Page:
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KAIST Independent Film Festival
[ Issue 127 Page 13 ] Saturday, December 28, 2013, 16:39:15 Ah Hyun Kim ahhyunk@hanmail.net

On November 22, KAIST Independent Film Festival was held in Terman Hall of the Creative Learning Building (E11). Many interesting short and long independent movies were screened as the Undergraduate Student Council and movie related clubs prepared for the event. The KAIST Herald met with one of the members who arranged the festival.

 

   
▲ Jung Bae Park, the film festival organizer | Ah Hyun Kim
Please briefly introduce yourself.
Hello. My name is Jung Bae Park, and I am in the Department of Bio and Brain Engineering. I am the executive member of the planning department in the KAIST Undergraduate Student Council and also the leader of this year’s film festival taskforce.
Can you explain how this year’s independent film festival was arranged?
I recall that this year’s festival was the fourth independent film festival held in KAIST, and it is settling as one of KAIST’s annual events. We first had to make a budget request and then came up with the theme for this year’s film festival. We cooperated with other movie related student clubs, Eun Mak and Ye Young, and it was nice. We chose this year’s theme to be “Love, Dream, and Rights.” The main theme was love, and we tried to show many different kinds of love in correlation to the other two topics, dream and rights. After choosing the theme, we carefully chose suitable movies that correspond to the theme and overall, the KAIST film festival. To explain more in detail, the first part of the film festival was about love and dream. We showed four short independent movies that dealt with love toward different dreams and goals, such as music, photography, and engineering model planes. Then there was an intermission where Eun Mak prepared one of their own movie productions that was related to the theme. After the intermission, the second part of the festival began and screened another set of four short movies, but this time, it was about love and rights. The movies dealt with different issues of rights, such as rights for the elderly, teenager abortion, comfort woman, and military soldiers. When the second part of the film festival was over, it was around midnight. These two parts and the intermission made up the official program of the film festival, and for the finale, we screened one long movie that encompassed all three themes.
What is the purpose of opening an annual independent film festival?
As a member of KAIST Undergraduate Student Council’s planning department, I have to come up with many different programs to entertain and satisfy undergraduate students. Students all have different interests and tastes, so it is impossible to satisfy every one of them. Therefore, we try to come up with various activities and contents within the budget, and the film festival was one of them. Furthermore, good feedback from the previous film festivals, and efficient use of time and budget are also the reason why film festival is the preferred annual event to prepare.
How many students participated in this year’s film festival?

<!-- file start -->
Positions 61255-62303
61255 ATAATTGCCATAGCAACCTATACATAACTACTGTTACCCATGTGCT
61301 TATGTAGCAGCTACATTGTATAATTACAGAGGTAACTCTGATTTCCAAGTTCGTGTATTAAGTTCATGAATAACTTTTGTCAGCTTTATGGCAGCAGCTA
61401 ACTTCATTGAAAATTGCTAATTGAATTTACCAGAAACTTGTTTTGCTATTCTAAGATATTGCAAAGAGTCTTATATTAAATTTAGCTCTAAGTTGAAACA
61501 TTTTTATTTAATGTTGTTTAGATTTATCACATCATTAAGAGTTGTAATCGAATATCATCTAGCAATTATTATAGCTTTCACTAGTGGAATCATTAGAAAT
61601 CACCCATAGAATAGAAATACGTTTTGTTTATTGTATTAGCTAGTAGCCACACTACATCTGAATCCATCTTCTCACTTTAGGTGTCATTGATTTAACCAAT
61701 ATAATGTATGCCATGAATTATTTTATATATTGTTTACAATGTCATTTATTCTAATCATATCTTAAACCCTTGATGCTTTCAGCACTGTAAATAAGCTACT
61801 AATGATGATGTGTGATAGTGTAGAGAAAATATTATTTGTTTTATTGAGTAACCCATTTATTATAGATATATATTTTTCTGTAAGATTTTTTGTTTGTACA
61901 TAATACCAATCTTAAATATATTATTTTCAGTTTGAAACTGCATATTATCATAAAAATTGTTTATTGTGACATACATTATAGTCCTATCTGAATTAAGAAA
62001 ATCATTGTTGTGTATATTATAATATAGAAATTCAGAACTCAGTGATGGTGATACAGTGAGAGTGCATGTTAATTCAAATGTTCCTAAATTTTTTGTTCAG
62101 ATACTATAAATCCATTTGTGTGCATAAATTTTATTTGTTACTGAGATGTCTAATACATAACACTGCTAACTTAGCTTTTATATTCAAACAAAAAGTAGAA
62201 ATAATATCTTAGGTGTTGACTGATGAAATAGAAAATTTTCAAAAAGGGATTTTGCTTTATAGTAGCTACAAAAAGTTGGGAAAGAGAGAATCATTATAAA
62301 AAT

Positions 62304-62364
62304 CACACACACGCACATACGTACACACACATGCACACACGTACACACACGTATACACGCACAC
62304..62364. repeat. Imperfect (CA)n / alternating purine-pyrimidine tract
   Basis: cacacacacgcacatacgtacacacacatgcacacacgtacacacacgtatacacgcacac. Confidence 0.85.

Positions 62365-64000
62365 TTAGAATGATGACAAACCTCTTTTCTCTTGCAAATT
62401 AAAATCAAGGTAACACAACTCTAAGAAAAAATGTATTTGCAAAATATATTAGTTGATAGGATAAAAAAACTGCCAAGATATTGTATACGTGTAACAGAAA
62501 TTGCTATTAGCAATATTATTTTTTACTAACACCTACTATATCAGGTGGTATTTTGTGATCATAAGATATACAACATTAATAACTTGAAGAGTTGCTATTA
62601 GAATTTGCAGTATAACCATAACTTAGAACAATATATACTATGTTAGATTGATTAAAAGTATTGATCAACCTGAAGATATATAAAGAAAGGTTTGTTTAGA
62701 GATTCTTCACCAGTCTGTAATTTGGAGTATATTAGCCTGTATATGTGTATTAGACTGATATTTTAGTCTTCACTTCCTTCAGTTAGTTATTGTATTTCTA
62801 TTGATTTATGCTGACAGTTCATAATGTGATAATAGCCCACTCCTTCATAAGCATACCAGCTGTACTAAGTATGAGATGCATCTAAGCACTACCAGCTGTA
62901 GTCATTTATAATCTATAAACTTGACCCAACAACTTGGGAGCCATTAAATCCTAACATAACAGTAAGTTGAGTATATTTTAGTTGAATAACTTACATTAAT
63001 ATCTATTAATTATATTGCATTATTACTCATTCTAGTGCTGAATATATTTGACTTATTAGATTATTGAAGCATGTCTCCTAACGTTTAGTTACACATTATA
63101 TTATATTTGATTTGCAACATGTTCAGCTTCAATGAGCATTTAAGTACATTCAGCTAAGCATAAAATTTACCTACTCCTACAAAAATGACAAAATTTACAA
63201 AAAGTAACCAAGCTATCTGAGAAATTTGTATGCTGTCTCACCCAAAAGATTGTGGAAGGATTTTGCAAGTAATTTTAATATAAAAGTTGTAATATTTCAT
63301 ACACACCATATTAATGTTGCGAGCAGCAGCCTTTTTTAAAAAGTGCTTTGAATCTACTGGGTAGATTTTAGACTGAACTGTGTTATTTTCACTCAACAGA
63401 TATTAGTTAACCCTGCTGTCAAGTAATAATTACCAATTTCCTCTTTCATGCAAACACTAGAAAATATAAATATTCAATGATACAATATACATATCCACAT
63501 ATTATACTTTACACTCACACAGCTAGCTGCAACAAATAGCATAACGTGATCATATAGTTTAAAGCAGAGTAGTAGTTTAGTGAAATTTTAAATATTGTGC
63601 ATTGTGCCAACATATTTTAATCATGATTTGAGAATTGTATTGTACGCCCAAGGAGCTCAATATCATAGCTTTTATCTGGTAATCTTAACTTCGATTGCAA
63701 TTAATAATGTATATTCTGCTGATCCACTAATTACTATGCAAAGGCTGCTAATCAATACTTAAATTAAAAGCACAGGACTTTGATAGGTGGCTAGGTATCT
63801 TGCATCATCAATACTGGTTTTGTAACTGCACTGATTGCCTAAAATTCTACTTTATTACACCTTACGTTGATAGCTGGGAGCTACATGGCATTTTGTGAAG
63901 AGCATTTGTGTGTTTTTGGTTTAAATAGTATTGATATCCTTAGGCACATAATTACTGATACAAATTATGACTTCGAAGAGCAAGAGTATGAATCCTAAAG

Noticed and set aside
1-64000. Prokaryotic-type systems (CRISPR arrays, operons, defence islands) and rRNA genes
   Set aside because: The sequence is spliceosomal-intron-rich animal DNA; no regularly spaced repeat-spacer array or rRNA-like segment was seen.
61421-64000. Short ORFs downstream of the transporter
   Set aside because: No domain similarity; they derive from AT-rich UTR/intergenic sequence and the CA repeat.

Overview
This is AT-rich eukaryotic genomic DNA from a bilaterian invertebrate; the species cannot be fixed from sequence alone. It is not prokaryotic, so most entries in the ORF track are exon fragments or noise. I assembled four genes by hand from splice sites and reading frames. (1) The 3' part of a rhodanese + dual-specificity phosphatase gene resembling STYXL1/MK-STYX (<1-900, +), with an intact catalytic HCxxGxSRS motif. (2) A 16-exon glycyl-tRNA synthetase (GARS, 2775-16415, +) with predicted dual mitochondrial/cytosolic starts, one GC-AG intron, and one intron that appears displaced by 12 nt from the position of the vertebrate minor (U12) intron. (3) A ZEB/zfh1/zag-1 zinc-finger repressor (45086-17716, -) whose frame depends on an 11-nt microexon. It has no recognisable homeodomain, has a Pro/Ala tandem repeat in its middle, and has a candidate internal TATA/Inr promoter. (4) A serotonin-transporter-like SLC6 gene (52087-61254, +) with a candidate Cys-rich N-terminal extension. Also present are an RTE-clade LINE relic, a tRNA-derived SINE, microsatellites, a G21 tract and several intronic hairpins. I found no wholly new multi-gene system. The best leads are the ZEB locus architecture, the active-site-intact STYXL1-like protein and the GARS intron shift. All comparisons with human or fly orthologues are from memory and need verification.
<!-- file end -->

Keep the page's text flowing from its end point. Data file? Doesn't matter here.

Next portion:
More than 50 students made reservations to see the movies, and approximately 100 students participated. We had other fun small events such as promotion goods and chicken to boost up the participation of KAIST students.
Were there any difficulties in organizing the festival?
The biggest challenge that we faced while preparing for the film festival was choosing the theme. Since most independent movies deal with sensitive, controversial issues, we wanted to expose the students to some of the problems and yet, cover sensitive issues. However, it was important for us to also consider the entertainment and popularity aspect as well because we did not want the festivals to be too serious or heavy. We did not want the theme to be too centralized to a parochial audience, but at the same time, we also wanted add some meaning to the festival by giving the audience a chance to experience independent films, not just a free chance to see funny commercialized movies. Our goal was to narrow the gap between the independent movies and KAIST student by balancing between entertainment factors and problem arousing aspects.
How do you evaluate this year’s film festival?
First, the frustrating part was when the movie director could not make it to our festival. We invited one of the movie directors to give a talk after the movie, but the meeting was canceled due to his schedule. The good part was that we screened more movies this year, and I think the events went well and students enjoyed the film festival without feeling that it was loosely planned.
Is there any last comment you want to add?
One thing I hope for this festival is to have its own consistency. For example, the location of the festival can be fixed to one place every year. I want the KAIST Independent Film Festival to have its own specialty and symbolic meaning so that it could have brand power. It is now in the phase of settling down, and I will hand it over to next year’s organizing member with good feedback and advice to work on to make the festival better and better as time goes by.
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